|University of California, Los Angeles||California||Public||1919||1974||42,163|
|University of California, San Diego||California||Public||1960||1982||30,310|
|University of California, Santa Barbara||California||Public||1944||1995||22,225|
|The University of Chicago||Illinois||Private||1890||1900||14,954|
|University of Colorado Boulder||Colorado||Public||1876||1966||32,775|
|University of Florida||Florida||Public||1853||1985||49,042|
|University of Illinois at Urbana–Champaign||Illinois||Public||1867||1908||44,520|
|The University of Iowa||Iowa||Public||1847||1909||31,065|
|The University of Kansas||Kansas||Public||1865||1909||27,983|
|University of Maryland, College Park||Maryland||Public||1856||1969||37,631|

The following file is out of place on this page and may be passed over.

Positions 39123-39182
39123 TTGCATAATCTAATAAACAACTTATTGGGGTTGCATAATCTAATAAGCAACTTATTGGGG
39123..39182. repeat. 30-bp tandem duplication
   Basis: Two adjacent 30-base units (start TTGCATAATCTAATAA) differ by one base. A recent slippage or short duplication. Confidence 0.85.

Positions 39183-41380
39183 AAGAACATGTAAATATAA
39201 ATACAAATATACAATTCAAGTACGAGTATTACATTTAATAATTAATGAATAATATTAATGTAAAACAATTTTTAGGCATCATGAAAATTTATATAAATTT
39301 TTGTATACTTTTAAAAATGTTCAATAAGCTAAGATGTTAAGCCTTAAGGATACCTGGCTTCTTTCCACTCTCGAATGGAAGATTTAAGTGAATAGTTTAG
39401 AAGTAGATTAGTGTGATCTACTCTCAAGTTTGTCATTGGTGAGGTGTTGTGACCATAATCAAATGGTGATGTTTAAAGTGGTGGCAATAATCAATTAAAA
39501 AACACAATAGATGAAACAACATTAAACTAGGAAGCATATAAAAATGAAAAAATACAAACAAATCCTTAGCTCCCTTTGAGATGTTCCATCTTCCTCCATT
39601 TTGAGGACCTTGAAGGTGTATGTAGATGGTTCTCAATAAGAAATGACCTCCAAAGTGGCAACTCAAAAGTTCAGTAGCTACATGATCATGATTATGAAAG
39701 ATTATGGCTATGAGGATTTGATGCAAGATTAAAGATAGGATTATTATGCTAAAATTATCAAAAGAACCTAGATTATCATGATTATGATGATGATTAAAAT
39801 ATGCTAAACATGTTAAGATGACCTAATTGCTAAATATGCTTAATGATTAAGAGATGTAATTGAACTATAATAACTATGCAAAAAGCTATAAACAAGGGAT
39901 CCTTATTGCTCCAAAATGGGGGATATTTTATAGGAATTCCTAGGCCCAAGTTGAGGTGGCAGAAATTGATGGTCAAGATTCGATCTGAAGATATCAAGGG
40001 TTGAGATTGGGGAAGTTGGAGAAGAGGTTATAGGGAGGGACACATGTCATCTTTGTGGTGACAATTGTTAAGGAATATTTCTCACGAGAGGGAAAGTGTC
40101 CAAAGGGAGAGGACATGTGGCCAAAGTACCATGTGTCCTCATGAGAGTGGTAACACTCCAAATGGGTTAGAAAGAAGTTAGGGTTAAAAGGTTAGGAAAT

|University of Michigan||Michigan||Public||1817||1900||43,426|
|University of Minnesota||Minnesota||Public||1851||1908||51,853|
|University of Missouri||Missouri||Public||1839||1908||35,441|
|University of North Carolina at Chapel Hill||North Carolina||Public||1789||1922||29,390|
|University of Oregon||Oregon||Public||1876||1969||24,181|
|University of Pennsylvania||Pennsylvania||Private||1740||1900||24,630|
|University of Pittsburgh||Pennsylvania||Public||1787||1974||28,649|
|University of Rochester||New York||Private||1850||1941||10,290|
|University of Southern California||California||Private||1880||1969||39,958|
|The University of Texas at Austin||Texas||Public||1883||1929||51,000|
|University of Toronto||Ontario||Public||1827||1926||84,000|
|University of Virginia||Virginia||Public||1819||1904||21,000|